by Melissa McShane
Can a deathless Queen die?
I loved Voyager of the Crown so, so much! Zara North is giving up her life as Agatha, a weaver in Longbourne, something she should have done a year ago. It’s hard giving up a life you’ve built with friends, but it’s time to go. Zara looks thirty-two, her friends think she’s forty-five, and she’s about to celebrate her eighty-seventh birthday. She already left behind her first life as Queen of Tremontane when she was murdered, shot in the head. She was deader than dead. Zara’s still proud of that plan that let her leave her family to take up the crown with no hint that inherent magic might run deep in the North bloodline. No one looks for you when they’ve seen you dead and buried. But while she’s moved around a bit since dying sixty years before, somehow she stayed in Longbourne longer than she intended.
But now Zara is feeling freer than she’s felt in a long time. While she had planned to move to a new town, she decides that it’s really time to take advantage of her newly-grasped freedom and have a true adventure as far as she can get from where she is. So she sets out on a sea voyage to Dineh-Karit, a mysterious distant country that spurns outside contact. She’s made plans to take up a job when she gets there, she’s got her bag packed, money to pay for her ticket, and all the time in the world. What could go wrong?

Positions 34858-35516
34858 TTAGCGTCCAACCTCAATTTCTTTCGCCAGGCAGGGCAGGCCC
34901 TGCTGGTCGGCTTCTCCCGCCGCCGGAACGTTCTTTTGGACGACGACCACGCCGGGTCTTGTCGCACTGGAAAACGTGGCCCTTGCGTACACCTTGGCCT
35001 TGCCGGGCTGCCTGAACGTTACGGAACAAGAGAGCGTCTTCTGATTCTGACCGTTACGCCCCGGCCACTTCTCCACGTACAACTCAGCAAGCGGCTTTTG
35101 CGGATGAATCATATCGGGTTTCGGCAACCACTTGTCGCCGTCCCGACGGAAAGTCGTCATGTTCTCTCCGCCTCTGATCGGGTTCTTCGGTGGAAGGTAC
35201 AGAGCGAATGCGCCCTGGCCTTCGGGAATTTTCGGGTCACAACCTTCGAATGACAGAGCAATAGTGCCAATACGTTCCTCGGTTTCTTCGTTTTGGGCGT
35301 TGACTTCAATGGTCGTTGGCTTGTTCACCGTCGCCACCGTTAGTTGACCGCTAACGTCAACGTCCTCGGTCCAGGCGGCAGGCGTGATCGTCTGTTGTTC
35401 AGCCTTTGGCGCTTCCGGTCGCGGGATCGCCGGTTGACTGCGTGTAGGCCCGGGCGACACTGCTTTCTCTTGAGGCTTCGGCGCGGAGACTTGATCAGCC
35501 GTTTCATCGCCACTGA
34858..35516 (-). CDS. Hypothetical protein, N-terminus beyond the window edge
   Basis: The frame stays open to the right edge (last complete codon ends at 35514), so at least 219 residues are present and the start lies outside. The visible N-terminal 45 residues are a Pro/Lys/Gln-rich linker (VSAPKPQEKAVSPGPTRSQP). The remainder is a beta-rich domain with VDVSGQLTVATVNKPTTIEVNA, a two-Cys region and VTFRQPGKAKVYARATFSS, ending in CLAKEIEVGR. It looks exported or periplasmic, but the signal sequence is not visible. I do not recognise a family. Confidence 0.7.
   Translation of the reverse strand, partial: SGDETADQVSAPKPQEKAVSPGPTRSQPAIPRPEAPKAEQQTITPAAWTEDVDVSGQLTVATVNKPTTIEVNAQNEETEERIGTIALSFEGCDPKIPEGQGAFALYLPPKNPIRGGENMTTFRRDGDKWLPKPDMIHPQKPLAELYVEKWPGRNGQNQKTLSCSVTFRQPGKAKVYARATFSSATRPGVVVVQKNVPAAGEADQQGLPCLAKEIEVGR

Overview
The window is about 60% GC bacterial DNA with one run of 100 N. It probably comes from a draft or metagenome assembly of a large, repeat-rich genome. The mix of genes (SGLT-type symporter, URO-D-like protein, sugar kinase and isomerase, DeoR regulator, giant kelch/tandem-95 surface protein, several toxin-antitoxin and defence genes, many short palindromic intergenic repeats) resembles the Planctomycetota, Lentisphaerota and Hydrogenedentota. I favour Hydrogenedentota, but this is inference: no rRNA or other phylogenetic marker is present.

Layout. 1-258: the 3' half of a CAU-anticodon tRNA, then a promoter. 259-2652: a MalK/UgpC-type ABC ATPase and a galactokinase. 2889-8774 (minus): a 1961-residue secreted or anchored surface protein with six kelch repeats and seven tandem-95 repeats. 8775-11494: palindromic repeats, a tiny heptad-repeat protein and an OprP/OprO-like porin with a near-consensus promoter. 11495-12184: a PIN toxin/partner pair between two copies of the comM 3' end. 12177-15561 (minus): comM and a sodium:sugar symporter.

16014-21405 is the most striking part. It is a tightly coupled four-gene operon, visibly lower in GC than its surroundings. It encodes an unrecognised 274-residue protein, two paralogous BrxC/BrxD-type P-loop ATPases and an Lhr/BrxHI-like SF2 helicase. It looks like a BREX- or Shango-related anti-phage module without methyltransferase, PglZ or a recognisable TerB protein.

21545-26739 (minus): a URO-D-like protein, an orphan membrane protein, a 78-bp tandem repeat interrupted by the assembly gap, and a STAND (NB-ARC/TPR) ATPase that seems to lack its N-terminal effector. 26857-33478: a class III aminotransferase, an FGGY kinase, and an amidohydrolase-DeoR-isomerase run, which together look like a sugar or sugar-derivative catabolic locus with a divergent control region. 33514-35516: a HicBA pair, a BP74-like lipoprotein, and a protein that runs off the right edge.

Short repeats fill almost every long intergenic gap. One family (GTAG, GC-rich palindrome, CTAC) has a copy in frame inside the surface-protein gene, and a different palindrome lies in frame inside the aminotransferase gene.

Zara doesn’t plan for pirates, dying spies, new-made friends, new-made enemies, and a whole lot of trekking through jungles with little to eat and too many things that want eat her and her companions. They gain the reluctant help of a grouchy healer who’d rather be helping the indigenous people. They’re going to need all the help they can get, because Zara has a Device given to her by a dying spy that she has promised to deliver in his stead. But there are pirates still on their trail as they beat their way through the deadly jungle. It’s an adventure all right – one even a deathless queen might not survive.
Did I mention that I loved Voyager of the Crown so, so much?! Zara is such an incredibly strong, smart, queenly woman who has no trouble talking her way out of trouble, giving what she calls the “blue-eyed North stare” (which I picture as the mom “look” with a chill of minus 30-40 degrees added in), fighting when needed, and she’s inventing the art of dying strategically. It still hurts, though, and has a tendency to freak out those who might actually think she died. And she should probably be careful how and when she does it, because even a deathless queen can end up dead. But Zara has promises to keep and even though she’s left her wealth, rank, and family behind, she will always be Queen Zara. She can never leave behind her loyalty to her kingdom and family no matter how far the distance or how many the years.